Swindle to Survive

I find it ironic Lithuanians refer to themselves as a people that will seek out every loophole to survive. From freeloading trolley riding to falsifying documents so to avoid taxes, to driving hours over the Polish border to do bulk shopping, Lithuanians know how to cheat the system to survive. Here it’s seen as an art; the expression is usually mentioned with a sly grin. I can only imagine the needs from which it arose.

Though the Lithuanian Litas grew significantly in value since my childhood before switching to the euro, Lithuanians themselves are afflicted with a terrible economy. The minimum wage will earn you roughly €380/month. Is it any wonder young Lithuanians in search of opportunities are flocking out of the country; since 1990, Lithuania has lost almost a quarter of its population to countries like Norway, Great Britain, and the United States, not to mention those that fled during the second world war, like my mother’s parents. Even the Lithuanians abroad I’ve met retain aspects of this mentality, cheating the system. Is it any wonder we have such a bad rep among other countries?

If you’re young and able to flee then you’re lucky. Many who staked their futures and their youthful formative years on a society that broke down are living in a gerbil’s wheel, working unskilled jobs shuffling products at a cash register with no brighter future in sight. You won’t have trouble finding a grandmother roaming the streets, wishing for the old days to return. Back in the day, farmers and city dwellers may not have lived with luxuries, yet they knew how they’d get by. Though there was no variety, they knew they’d always have something to put on the table. Even if the work they did served no other purpose than giving them something to do, and even if the food they ate was flavorless, and coffee bitter, it could be expected like fall after summer. Then, like a wrecking ball, capitalism came and demolished the foundations of everything they knew. Now, poor neglected bonnet wearing babushkas still line the intersections of Gedimino Prospect, Vilnius’ main avenue, and they sell flowers to survive. I still wonder where they get their flowers, as I’ve never encountered a grandmother picking them, though that’s another story.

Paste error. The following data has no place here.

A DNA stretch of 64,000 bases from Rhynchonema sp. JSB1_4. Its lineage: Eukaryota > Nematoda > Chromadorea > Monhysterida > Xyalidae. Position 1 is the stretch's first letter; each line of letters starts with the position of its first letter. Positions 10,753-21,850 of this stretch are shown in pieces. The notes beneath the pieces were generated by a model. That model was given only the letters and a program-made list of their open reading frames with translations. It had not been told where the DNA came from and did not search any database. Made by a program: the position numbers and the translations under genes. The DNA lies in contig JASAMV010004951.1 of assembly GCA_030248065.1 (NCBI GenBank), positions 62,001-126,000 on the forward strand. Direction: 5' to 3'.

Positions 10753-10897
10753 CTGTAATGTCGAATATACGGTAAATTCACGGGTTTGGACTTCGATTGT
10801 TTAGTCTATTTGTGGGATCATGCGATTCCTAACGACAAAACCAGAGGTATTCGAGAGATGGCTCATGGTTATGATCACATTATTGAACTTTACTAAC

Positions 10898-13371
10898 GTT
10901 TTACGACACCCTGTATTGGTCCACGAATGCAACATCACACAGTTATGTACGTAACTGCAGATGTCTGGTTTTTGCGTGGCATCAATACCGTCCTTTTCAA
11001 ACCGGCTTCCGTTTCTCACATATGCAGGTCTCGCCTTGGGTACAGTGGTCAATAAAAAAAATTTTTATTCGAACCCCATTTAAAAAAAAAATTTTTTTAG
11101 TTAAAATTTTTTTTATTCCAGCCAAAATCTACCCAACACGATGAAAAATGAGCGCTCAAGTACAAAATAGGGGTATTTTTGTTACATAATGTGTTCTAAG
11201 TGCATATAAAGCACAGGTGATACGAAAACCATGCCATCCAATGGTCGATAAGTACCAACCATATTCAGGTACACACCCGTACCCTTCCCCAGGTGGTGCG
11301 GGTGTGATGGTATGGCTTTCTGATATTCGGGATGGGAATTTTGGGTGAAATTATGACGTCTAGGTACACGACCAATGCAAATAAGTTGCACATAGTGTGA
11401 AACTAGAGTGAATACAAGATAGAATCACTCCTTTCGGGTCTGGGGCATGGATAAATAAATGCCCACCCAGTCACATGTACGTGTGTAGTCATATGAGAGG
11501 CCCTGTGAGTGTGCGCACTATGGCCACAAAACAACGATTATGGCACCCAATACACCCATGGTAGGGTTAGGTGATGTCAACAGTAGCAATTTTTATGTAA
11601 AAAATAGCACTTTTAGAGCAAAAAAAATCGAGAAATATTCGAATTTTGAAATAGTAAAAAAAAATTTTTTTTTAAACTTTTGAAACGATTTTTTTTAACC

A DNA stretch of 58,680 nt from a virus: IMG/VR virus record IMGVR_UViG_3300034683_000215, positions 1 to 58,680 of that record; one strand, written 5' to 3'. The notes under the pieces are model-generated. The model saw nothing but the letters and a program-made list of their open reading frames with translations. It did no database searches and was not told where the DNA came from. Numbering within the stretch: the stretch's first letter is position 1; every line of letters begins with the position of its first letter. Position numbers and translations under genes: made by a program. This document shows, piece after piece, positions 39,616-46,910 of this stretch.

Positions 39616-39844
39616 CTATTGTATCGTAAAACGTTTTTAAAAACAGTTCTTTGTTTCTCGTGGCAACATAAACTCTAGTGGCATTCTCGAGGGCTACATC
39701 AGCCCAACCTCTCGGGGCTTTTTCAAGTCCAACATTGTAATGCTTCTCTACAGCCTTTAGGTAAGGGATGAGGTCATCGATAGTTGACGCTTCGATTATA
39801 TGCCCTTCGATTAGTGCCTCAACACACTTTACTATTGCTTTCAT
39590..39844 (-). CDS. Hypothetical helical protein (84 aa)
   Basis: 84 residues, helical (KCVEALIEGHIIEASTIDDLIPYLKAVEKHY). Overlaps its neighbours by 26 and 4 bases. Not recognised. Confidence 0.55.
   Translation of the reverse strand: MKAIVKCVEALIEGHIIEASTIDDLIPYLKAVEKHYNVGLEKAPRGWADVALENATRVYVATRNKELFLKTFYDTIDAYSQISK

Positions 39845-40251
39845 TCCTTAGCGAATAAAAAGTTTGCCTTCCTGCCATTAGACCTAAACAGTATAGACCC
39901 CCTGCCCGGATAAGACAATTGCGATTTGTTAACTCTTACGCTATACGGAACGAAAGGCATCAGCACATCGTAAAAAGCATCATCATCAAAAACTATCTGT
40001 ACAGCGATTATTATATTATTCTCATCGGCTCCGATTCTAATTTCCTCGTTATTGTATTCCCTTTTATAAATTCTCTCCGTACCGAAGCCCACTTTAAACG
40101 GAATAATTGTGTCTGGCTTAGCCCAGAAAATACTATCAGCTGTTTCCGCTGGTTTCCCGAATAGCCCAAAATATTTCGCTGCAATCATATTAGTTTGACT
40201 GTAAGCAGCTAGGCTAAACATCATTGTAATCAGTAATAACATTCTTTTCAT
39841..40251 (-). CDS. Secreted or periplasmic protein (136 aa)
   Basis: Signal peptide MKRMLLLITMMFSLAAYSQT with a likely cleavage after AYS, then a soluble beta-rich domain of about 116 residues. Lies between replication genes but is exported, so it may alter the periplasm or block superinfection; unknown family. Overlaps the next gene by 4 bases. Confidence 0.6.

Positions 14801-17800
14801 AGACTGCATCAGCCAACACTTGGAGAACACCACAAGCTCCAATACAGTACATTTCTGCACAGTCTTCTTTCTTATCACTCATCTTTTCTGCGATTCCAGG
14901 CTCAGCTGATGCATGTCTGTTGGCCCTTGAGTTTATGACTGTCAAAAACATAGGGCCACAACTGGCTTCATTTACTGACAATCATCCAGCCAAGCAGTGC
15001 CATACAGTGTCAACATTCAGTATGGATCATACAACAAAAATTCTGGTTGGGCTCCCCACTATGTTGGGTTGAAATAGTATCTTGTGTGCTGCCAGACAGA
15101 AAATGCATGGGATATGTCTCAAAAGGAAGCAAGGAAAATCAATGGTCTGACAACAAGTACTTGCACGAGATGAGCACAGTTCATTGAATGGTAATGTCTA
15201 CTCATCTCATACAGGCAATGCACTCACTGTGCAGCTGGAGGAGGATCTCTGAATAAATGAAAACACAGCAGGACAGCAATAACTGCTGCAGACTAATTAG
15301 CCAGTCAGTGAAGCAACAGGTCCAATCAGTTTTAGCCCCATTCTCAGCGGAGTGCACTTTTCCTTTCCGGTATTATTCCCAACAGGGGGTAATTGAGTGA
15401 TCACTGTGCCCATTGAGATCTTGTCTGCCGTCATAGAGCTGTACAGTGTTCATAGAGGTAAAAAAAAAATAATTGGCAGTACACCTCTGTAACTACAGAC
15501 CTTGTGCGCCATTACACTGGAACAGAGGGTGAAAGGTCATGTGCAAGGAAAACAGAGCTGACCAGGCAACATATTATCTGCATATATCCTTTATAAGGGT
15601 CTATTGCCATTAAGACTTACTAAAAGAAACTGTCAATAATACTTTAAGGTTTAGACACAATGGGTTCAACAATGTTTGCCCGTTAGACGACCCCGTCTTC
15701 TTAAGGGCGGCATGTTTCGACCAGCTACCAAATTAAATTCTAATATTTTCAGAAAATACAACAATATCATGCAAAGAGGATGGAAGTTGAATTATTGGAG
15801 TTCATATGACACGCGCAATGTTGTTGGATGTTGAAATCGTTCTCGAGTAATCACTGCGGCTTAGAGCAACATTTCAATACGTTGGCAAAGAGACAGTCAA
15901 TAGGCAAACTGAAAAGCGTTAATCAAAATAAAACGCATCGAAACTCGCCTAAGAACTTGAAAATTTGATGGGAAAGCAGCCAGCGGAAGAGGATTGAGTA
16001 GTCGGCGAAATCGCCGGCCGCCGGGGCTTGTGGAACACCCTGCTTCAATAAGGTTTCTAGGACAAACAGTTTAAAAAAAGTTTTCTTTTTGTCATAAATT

Vilnius babushkas

Epochal Lottery

My generation that was born in Lithuania may not have won the sperm lottery, however, compared to their parents, they won a different lottery in that they aren’t constricted to living in the Soviet Block. One can gauge from which generation an adult Lithuanian comes from or is influenced by judging by how well he or she speaks English. My father’s generation speaks Russian as well as it speaks Lithuanian, and Russian is still heard everywhere. As beautiful as the language is, most younger folks I’ve met find the Russian language disgusting, being the language associated with oppression. Alongside that disgust, another contradicting trait I notice among the younger generation is a sense of empathy. Distrust still reigns supreme among the older generation’s mentality, so much so that they might tell you to fuck off if they’re carrying too much and you offer to help. I see this distrust in the older people in their unwillingness to help, say exchange a 5 Euro bill into coins, or if I’m in a hurry, let me cut in line at a store if I have one item (I’ve tested this out with younger people and got opposite results).

Right now, this harsh contrast between the young and old is at an equilibrium soon to be dominated by the young. Tech is taking over; Vilnius is growing at an unseen pace with developments like the Vilnius Tech Park. The city center is constantly changing like a snake shedding its skin. Like the changing of hands from one generation to the next, this neighborhood around the station is losing its notoriety. I still see remnants of a troubled neighborhood, whether it be the rugged looking man in the wheelchair gazing restlessly while swearing in Russian, but I don’t feel endangered. They say new ideologies come into effect with the death of older generations. My father’s generation proved they can survive in the worst of times, however, their close-minded mentality of distrust has no room in this new age. I’ll never fully grasp what my father’s generation lived through under Communism. I’ll miss their ingenious survival tactics, but I won’t be sad when they’re gone.